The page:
(March 1992) Sibford Ferris housing this century
From Dyers to Warmingtons and from Little London to Oddies, as children in the 1930’s, we knew who lived in every house in the village, and very few changes took place. Many of the cottages were rented and some must have been bursting at the seams. Most houses known by the name of the person living there, apart from some of the larger houses and Little London, which appears to have had that name for many years.
In this century, Home Close was built before the first world war, on the site of an old barn and cottage, and between the wars, Beech Cottage, The Small House and Richmond House were built; but it was after the second war that the real expansion took place.
There have been 28 council houses and bungalows replacing 5 previous dwellings, 5 barn conversions and 31 other new dwellings. The Old School (Manor), the New School and the Boys and Girls houses are not included in this tally, although they do have accommodation for single and married staff, but the school bungalows up Back Lane and the houses in Hillfield are included. In two or three cases, 2 or more cottages have been made into one, and in one or two cases a house has been divided into two, but 64 new dwellings in the second half of the century, with only 4 in the first half, is quite impressive, Two cottages near the entrance to Mannings Close and two at Rymell’s Corner (Hook Norton road corner) have gone altogether. Houses outside the immediate village, like Shortlands and Austins Ground have not been included.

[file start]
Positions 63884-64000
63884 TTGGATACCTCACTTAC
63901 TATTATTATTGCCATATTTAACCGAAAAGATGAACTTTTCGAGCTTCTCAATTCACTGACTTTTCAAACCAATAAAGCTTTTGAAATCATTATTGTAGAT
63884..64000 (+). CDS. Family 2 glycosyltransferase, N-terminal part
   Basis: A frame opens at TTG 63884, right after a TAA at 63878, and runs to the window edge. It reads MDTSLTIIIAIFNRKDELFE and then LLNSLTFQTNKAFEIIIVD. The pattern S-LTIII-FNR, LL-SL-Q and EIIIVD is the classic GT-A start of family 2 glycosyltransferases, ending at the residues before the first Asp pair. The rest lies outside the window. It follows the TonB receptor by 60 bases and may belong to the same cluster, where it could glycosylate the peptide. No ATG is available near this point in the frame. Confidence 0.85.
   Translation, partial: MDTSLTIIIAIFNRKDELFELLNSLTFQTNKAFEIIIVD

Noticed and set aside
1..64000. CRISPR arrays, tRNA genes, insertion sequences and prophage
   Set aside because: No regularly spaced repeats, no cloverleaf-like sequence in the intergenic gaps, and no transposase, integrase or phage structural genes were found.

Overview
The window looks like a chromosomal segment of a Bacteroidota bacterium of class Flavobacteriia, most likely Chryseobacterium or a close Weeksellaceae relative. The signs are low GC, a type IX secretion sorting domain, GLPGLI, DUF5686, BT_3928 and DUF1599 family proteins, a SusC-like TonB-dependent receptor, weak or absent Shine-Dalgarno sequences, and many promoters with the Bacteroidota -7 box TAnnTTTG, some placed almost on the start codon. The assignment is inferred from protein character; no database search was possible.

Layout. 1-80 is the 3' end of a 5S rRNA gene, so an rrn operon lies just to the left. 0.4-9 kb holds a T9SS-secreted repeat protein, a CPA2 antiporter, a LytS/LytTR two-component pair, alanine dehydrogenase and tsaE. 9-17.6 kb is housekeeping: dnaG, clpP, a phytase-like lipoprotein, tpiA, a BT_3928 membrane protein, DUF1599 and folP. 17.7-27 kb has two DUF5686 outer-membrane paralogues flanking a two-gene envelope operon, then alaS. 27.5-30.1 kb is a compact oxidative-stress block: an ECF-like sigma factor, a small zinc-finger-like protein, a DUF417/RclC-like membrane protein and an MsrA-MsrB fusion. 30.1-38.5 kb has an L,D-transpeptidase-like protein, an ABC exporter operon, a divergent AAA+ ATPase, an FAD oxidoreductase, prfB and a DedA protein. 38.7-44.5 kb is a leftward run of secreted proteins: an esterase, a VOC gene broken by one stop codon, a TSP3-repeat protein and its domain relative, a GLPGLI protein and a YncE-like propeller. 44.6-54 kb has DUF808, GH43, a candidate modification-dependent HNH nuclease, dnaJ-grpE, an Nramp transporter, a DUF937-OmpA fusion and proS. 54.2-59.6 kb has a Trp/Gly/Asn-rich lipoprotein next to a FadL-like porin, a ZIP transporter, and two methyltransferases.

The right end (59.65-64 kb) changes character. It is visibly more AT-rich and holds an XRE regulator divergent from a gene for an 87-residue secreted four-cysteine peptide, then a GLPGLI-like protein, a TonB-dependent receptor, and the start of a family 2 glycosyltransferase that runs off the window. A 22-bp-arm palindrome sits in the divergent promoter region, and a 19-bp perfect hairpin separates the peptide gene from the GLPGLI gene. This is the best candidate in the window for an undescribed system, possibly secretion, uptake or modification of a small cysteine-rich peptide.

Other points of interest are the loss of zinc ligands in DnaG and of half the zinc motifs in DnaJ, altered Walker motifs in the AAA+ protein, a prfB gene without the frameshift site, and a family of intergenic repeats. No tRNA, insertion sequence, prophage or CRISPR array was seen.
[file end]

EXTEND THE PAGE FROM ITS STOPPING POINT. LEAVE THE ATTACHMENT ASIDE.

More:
There were about 44 dwellings occupied in my youth and Holly House was where the Doctor lived and was privately owned. This meant that the only access to the Hill was along the Back Lane and that was the way all building materials must have gone when it was built, as well as all the traffic for the next 20 years or so, (a safer exit than Holly House Drive!). Cows were regularly brought down the lane for milking in the buildings behind the Old House (now part of Lambs Croft).
With the increased changes in ownership and the greater number of houses, it is no wonder that our aging brains have difficulty in keeping up with all the names (of houses and occupiers!)